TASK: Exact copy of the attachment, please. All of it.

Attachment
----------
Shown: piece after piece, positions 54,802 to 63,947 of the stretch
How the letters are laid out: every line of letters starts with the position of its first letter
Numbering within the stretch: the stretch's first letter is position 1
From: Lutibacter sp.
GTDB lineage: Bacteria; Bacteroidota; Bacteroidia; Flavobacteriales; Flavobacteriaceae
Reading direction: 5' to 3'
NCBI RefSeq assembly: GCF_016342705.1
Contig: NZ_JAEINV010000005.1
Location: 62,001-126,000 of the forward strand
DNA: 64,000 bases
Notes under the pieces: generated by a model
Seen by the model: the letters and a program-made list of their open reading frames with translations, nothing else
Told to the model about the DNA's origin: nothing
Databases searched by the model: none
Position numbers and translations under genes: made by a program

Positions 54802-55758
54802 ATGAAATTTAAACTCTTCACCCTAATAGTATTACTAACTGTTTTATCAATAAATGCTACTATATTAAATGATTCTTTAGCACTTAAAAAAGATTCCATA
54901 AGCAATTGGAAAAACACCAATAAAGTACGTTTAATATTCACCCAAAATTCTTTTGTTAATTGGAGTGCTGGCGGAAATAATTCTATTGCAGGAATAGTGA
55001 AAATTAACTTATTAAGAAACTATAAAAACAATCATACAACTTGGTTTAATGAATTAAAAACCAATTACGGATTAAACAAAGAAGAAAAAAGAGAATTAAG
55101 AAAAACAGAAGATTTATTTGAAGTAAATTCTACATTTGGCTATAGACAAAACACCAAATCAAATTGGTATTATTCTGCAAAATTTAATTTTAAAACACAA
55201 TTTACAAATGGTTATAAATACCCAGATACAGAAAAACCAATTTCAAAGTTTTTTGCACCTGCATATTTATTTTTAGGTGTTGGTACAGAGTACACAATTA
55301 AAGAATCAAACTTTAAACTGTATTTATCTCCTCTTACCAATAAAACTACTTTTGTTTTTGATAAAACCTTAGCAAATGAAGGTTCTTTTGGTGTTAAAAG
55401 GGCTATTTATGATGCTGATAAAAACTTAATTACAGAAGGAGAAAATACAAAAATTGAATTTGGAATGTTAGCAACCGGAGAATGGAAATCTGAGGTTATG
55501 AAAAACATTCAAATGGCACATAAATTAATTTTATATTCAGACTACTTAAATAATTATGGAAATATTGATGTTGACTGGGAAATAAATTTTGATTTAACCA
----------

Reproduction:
Shown: piece after piece, positions 54,802 to 63,947 of the stretch
How the letters are laid out: every line of letters starts with the position of its first letter
Numbering within the stretch: the stretch's first letter is position 1
From: Lutibacter sp.
GTDB lineage: Bacteria; Bacteroidota; Bacteroidia; Flavobacteriales; Flavobacteriaceae
Reading direction: 5' to 3'
NCBI RefSeq assembly: GCF_016342705.1
Contig: NZ_JAEINV010000005.1
Location: 62,001-126,000 of the forward strand
DNA: 64,000 bases
Notes under the pieces: generated by a model
Seen by the model: the letters and a program-made list of their open reading frames with translations, nothing else
Told to the model about the DNA's origin: nothing
Databases searched by the model: none
Position numbers and translations under genes: made by a program

Positions 54802-55758
54802 ATGAAATTTAAACTCTTCACCCTAATAGTATTACTAACTGTTTTATCAATAAATGCTACTATATTAAATGATTCTTTAGCACTTAAAAAAGATTCCATA
54901 AGCAATTGGAAAAACACCAATAAAGTACGTTTAATATTCACCCAAAATTCTTTTGTTAATTGGAGTGCTGGCGGAAATAATTCTATTGCAGGAATAGTGA
55001 AAATTAACTTATTAAGAAACTATAAAAACAATCATACAACTTGGTTTAATGAATTAAAAACCAATTACGGATTAAACAAAGAAGAAAAAAGAGAATTAAG
55101 AAAAACAGAAGATTTATTTGAAGTAAATTCTACATTTGGCTATAGACAAAACACCAAATCAAATTGGTATTATTCTGCAAAATTTAATTTTAAAACACAA
55201 TTTACAAATGGTTATAAATACCCAGATACAGAAAAACCAATTTCAAAGTTTTTTGCACCTGCATATTTATTTTTAGGTGTTGGTACAGAGTACACAATTA
55301 AAGAATCAAACTTTAAACTGTATTTATCTCCTCTTACCAATAAAACTACTTTTGTTTTTGATAAAACCTTAGCAAATGAAGGTTCTTTTGGTGTTAAAAG
55401 GGCTATTTATGATGCTGATAAAAACTTAATTACAGAAGGAGAAAATACAAAAATTGAATTTGGAATGTTAGCAACCGGAGAATGGAAATCTGAGGTTATG
55501 AAAAACATTCAAATGGCACATAAATTAATTTTATATTCAGACTACTTAAATAATTATGGAAATATTGATGTTGACTGGGAAATAAATTTTGATTTAACCA